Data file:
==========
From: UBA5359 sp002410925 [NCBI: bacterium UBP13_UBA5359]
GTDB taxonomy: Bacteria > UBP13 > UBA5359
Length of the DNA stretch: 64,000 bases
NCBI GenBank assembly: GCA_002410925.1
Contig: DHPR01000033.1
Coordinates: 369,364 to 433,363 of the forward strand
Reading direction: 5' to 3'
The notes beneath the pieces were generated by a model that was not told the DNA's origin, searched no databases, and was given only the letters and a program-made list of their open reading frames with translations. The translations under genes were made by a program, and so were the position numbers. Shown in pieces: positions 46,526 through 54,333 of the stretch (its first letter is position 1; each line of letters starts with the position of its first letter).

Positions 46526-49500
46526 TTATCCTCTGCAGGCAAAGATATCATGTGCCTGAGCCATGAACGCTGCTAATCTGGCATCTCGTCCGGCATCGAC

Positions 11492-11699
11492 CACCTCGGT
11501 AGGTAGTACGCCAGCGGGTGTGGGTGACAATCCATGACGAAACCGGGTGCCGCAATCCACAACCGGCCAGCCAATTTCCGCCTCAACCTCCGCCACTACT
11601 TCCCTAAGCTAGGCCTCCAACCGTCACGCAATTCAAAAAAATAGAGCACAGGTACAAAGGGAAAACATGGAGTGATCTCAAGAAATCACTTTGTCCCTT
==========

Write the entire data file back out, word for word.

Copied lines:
From: UBA5359 sp002410925 [NCBI: bacterium UBP13_UBA5359]
GTDB taxonomy: Bacteria > UBP13 > UBA5359
Length of the DNA stretch: 64,000 bases
NCBI GenBank assembly: GCA_002410925.1
Contig: DHPR01000033.1
Coordinates: 369,364 to 433,363 of the forward strand
Reading direction: 5' to 3'
The notes beneath the pieces were generated by a model that was not told the DNA's origin, searched no databases, and was given only the letters and a program-made list of their open reading frames with translations. The translations under genes were made by a program, and so were the position numbers. Shown in pieces: positions 46,526 through 54,333 of the stretch (its first letter is position 1; each line of letters starts with the position of its first letter).

Positions 46526-49500
46526 TTATCCTCTGCAGGCAAAGATATCATGTGCCTGAGCCATGAACGCTGCTAATCTGGCATCTCGTCCGGCATCGAC

Positions 11492-11699
11492 CACCTCGGT
11501 AGGTAGTACGCCAGCGGGTGTGGGTGACAATCCATGACGAAACCGGGTGCCGCAATCCACAACCGGCCAGCCAATTTCCGCCTCAACCTCCGCCACTACT
11601 TCCCTAAGCTAGGCCTCCAACCGTCACGCAATTCAAAAAAATAGAGCACAGGTACAAAGGGAAAACATGGAGTGATCTCAAGAAATCACTTTGTCCCTT